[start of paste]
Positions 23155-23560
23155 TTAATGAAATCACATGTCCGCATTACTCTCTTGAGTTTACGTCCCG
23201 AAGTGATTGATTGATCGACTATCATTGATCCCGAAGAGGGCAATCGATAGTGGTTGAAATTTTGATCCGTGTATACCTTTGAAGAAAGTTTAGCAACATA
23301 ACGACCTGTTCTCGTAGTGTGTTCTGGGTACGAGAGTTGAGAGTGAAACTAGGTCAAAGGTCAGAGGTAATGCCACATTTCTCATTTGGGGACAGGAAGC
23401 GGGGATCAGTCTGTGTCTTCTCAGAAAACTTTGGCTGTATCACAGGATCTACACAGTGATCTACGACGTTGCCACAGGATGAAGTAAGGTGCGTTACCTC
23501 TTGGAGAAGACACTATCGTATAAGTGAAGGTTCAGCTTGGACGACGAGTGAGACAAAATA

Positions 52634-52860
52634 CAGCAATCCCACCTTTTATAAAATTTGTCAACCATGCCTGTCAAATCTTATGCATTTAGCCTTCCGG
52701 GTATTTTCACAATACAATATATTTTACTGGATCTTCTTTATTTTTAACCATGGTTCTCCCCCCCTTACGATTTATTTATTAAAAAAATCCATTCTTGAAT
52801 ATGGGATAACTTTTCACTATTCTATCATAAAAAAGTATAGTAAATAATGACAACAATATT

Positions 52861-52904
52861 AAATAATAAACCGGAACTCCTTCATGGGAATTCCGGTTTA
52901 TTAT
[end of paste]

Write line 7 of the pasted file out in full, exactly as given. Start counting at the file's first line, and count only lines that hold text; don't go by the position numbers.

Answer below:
Positions 52634-52860